The Rehoming of Animals in Captivity


Jeff Smith

Lolita, an orca at Miami Seaquarium, will soon be returning to the wild.

Gianna Iadevaia, Reporter

Lolita is a 56-year-old orca, as well as a well-known resident of the Miami Seaquarium in Miami, Florida. She is recognized as one of the oldest orcas remaining in captivity, and animal rights advocates have been campaigning for her freedom for more than 50 years.

On March 30th, the aquarium announced that Lolita would be released and returned to her native waters in the Pacific Northwest. The process will begin over the next two years. With this freedom, Lolita now has the chance to reconcile with her family, particularly her 95-year-old mother who is believed to still be alive. According to advocates from WPLG, a Miami news station, natural sea pen locations have been discovered where Lolita’s family is still swimming through.

“Lolita will receive the highest quality care as the team works to make relocation possible in the next 18 to 24 months,” said Miami Seaquarium in Thursday’s statement.

The release of Lolita opens up numerous possibilities regarding the freedom of captive animals, especially with notable organizations like Seaworld and their lawsuit involving the notorious documentary ‘Blackfish.’

Many have emphasized the importance of captive breeding and reintroduction programs in conservation efforts, which have resulted in the successful recovery of various species.

When addressing animals’ behavior in the wild and comparing it to their actions in captivity, the differences are severe. For example, captive animals cannot hunt for food, nor participate in migration, which is a key part of their development and an essential component to ecosystems on earth. Animals in the wild can also have greater genetic diversity compared to those in captivity.

Despite these protests, one question remains. Can captive animals ever truly be returned to the wild?

Captivity has a significant impact on animals and their behavior in many species. Stress and depression are widespread within zoos and aquariums. These animals adapt abnormal habits, such as grinding their teeth against the wall and pacing their enclosure. Life expectancy also varies, since smaller and quicker animals flourish in confinement, while slow animals with few predators have short lives, as stated by Our Endangered World, a conservation group.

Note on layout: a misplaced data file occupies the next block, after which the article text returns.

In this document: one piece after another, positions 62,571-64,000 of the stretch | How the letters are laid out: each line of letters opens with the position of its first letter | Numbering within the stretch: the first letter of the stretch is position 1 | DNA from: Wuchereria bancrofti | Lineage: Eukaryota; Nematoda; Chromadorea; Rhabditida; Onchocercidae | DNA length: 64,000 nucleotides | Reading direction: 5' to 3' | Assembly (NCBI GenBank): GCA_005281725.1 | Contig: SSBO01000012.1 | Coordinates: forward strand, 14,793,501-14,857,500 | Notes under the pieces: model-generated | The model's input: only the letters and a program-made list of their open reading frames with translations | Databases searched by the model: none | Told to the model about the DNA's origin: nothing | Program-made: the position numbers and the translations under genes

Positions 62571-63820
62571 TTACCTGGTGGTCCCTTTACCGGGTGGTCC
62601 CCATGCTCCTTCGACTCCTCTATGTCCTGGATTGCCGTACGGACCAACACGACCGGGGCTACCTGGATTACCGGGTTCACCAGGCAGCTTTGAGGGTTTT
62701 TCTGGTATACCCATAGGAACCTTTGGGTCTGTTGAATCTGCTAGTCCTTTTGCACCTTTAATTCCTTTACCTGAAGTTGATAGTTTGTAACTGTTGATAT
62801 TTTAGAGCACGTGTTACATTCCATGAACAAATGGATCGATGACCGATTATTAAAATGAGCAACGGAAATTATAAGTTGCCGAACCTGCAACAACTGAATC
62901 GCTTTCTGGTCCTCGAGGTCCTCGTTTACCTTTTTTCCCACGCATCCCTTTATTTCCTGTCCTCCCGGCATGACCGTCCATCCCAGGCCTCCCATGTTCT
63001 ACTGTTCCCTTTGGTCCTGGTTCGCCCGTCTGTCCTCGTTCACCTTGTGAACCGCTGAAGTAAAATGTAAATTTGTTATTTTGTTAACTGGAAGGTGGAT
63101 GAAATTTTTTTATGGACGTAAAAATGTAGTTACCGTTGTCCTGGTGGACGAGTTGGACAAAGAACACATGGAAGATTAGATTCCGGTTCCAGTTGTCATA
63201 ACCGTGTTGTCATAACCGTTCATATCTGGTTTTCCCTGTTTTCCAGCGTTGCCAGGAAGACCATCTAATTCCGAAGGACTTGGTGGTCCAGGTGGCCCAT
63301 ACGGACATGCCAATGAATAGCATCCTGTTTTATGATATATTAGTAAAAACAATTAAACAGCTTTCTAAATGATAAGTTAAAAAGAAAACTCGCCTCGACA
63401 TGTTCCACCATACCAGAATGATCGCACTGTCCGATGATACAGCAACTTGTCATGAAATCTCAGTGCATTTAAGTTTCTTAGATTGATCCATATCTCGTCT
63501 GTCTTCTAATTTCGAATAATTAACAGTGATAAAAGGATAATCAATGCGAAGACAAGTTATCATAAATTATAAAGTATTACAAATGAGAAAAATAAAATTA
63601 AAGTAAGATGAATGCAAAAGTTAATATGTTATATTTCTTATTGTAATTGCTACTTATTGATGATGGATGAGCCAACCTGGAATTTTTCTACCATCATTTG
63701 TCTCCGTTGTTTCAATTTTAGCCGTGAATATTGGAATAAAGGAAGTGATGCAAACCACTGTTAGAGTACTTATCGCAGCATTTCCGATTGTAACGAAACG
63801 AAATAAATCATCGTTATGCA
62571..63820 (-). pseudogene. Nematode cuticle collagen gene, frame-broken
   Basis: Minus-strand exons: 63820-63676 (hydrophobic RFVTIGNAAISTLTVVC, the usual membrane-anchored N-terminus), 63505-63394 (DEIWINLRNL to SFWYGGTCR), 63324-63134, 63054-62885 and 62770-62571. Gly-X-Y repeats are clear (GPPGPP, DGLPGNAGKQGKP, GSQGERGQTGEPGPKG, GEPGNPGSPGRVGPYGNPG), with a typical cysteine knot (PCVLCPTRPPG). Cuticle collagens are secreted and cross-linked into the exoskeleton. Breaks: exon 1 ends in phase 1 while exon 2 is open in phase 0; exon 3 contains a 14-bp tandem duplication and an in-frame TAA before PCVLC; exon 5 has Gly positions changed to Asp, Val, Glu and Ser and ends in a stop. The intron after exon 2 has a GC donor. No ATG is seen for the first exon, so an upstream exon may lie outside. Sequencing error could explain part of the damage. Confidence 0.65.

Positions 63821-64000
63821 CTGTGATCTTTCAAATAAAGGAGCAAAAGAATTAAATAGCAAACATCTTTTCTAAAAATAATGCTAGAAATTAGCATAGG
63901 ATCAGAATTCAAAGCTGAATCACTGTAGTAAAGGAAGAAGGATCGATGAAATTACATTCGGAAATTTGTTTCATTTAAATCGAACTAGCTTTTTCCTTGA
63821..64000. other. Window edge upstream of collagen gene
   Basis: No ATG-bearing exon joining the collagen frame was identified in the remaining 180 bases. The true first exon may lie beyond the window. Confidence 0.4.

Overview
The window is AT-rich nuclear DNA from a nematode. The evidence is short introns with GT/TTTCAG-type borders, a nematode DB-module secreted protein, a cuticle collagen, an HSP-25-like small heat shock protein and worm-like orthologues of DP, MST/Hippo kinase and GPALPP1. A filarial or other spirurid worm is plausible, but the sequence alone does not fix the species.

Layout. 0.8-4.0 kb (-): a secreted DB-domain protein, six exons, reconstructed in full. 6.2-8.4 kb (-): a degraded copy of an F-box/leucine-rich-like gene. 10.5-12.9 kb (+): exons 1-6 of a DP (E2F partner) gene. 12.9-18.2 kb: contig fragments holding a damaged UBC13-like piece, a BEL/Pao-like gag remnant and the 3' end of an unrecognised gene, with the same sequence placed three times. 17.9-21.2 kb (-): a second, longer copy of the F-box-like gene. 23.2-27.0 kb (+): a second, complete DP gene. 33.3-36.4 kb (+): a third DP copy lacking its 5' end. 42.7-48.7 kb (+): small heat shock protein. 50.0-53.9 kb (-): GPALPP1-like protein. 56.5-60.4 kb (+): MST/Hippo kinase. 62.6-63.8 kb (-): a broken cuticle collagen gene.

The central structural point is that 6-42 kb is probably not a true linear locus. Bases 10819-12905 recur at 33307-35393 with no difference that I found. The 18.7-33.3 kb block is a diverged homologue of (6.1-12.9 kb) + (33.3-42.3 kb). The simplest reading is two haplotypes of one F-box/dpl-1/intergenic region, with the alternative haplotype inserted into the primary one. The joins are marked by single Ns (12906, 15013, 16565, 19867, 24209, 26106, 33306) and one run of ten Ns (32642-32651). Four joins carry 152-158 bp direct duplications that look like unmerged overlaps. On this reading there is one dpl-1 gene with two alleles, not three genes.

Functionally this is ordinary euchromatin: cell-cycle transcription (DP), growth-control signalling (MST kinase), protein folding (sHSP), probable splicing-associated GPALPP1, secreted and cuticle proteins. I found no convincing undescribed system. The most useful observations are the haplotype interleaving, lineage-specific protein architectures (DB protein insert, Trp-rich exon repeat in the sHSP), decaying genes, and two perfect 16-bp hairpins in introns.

On the other hand, these facilities can also help animals. For example, preventing extinction by eliminating the possibility of poachers, providing some species with better living conditions, and offering a good source of healthcare that wouldn’t be found in the wild.
Some species, like the Guam rail, Hawaiian Crow, and Scimitar-Horned Oryx are exclusively found in captivity. Still, rehabilitation centers are much better than profit organizations like zoos or aquarium that tend to encourage the exploitation of these animals.
Lolita will have to relearn her hunting habits and travel roughly around 100 miles per day once she is released back to the wild. Given that she was older than most when captured, the memories of these behaviors and songs she had sang with her pod have a chance of being replicated in her return to the wild.
“This is such a special creature who is loved by so many people around the world. So many are concerned about her well-being after decades of being in a small tank. Here we are looking at the real possibility that she will spend the rest of her life in nature’s waters and live freely,” said Miami-Dade Mayor Daniella Levine Cava at a conference regarding Lolita, according to CBS News.